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Tuesday, May 11, 2010

On "The Welfare State's Death Spiral"

Samuelson's piece Has the internet abuzz. Some say the media is waking up to the issue of the welfare state. In fact, Samuelson has written about this issue for some time. Maybe the blogosphere has just started to read him.
Anyway, the thesis is simple: governments have lived way beyond their means by making promises and, with an aging population, the problem is reaching a head. Samuelson's contribution in this piece, I believe, is to show that there is no easy way out of the mess - austerity programs at this point will only exacerbate the problem.

It is interesting from the perspective that the U.S. just went through a similar situation with a massive bailout; and although it got off to a rocky start,it eventually, in the view of financial markets, succeeded. A similar outcome was the hope yesterday as communicated by the strong market rebound. Today the market is having second thoughts. It is coming to understand what some observers were saying - the bailout is only postponing the problem. It is not a solution.

The problem is tied up with the incentives in the political arena and the type of goods that government provides. Politicians get elected by spending other people's money, and there are a lot of non-rich people who want what the wealthy have. They want nice retirements, community centers with elaborate physical fitness centers, libraries stocked with the latest DVDs, bus systems and world-class transportation systems, and, yes, medical care. Politicians willingly provide all of this, and much more, but are afraid to ask the people to pay for it. The easy thing to do is to borrow because the general population has no idea how this works.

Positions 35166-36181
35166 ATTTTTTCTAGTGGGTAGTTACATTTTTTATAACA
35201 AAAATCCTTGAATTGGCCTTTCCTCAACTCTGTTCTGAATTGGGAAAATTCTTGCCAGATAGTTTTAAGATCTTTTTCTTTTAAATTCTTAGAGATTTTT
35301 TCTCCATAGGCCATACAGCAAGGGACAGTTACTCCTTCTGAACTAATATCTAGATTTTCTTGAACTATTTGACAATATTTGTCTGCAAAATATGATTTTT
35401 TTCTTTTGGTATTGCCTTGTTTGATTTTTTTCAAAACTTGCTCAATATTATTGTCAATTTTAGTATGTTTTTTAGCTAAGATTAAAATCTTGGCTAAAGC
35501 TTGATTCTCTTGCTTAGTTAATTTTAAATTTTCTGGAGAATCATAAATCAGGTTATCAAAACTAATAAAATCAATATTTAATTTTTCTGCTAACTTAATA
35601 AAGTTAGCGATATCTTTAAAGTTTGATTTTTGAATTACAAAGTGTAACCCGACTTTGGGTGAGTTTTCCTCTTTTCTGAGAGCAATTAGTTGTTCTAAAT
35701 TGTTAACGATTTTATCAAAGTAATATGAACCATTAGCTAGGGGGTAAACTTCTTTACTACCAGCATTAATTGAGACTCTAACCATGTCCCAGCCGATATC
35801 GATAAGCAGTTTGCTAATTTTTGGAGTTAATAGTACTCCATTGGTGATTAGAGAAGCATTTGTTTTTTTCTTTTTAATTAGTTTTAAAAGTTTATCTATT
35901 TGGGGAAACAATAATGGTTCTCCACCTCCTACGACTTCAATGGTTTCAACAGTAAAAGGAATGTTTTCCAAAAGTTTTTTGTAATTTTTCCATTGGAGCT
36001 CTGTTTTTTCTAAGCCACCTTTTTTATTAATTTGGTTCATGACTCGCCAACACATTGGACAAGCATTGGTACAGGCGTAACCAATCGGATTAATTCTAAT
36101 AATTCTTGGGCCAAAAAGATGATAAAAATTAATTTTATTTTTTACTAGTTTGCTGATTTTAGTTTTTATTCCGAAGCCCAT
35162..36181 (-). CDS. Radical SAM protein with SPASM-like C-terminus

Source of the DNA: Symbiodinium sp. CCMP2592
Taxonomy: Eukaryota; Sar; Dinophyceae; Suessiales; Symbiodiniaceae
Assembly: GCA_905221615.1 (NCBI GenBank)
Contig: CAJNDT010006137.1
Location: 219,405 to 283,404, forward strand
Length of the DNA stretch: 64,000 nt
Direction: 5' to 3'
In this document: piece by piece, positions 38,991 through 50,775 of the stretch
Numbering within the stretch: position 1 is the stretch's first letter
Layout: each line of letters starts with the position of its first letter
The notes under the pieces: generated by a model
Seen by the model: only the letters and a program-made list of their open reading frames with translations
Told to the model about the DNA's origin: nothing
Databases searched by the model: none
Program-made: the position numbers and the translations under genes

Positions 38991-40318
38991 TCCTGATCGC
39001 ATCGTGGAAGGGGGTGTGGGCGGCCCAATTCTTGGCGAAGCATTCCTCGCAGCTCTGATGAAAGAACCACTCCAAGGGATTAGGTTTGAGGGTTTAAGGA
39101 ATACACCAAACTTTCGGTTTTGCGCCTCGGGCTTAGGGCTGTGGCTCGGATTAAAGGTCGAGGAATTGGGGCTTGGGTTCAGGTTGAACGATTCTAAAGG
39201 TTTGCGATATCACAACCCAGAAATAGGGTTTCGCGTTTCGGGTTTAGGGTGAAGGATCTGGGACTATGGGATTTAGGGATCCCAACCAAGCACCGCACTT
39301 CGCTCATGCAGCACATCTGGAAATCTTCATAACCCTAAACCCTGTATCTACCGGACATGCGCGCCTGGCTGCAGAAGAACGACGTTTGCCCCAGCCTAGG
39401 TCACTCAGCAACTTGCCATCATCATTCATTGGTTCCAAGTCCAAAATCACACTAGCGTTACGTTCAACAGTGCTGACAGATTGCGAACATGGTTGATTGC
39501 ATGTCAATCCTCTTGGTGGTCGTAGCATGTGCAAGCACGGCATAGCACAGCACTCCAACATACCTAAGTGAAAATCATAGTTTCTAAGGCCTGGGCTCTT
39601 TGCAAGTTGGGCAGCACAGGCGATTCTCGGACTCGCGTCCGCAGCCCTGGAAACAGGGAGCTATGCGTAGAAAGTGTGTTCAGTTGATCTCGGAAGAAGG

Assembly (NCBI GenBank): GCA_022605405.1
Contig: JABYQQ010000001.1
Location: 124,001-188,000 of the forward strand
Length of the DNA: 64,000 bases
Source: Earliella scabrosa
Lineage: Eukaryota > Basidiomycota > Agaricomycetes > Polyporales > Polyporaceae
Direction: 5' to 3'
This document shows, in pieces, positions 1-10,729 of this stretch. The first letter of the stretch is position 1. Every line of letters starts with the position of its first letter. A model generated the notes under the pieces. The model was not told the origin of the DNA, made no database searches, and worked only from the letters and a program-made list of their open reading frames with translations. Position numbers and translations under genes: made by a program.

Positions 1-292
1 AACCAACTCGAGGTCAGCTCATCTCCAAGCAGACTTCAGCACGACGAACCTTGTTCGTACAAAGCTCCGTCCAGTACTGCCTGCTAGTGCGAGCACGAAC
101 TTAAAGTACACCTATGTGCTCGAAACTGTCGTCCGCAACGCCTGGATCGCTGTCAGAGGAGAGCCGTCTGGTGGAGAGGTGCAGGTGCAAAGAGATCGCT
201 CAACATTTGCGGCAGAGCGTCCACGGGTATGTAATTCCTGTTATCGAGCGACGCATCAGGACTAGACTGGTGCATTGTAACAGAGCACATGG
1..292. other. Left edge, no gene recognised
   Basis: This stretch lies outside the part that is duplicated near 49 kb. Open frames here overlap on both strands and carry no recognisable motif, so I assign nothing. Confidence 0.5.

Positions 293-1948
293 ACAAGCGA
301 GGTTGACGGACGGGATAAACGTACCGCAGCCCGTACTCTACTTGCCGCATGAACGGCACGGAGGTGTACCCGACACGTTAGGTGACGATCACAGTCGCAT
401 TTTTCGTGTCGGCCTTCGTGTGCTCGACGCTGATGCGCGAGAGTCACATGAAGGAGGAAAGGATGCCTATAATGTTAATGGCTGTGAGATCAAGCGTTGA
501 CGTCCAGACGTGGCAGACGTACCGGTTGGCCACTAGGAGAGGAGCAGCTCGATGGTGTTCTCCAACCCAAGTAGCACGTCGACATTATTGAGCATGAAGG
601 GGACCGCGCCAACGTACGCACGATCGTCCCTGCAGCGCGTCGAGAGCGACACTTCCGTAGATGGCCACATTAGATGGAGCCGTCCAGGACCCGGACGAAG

Economists have shown that people who use credit cards cannot recite the prices of what they bought as well as those who pay cash. The same thing is going on here. People have no idea what the welfare state costs.

For the DIY investor, it is worth doing a check on comfort level. If volatility is troublesome, think about reducing it by raising some cash with the understanding that upside may be sacrificed.

1 comment:

  1. The gradual unwinding of the welfare is going to be painful, but necessary, both here and abroad if we want to have economic growth. Governments have about hit the upper limit of what they can spend and borrow without adversely impacting the producers, those geese that lay the golden eggs.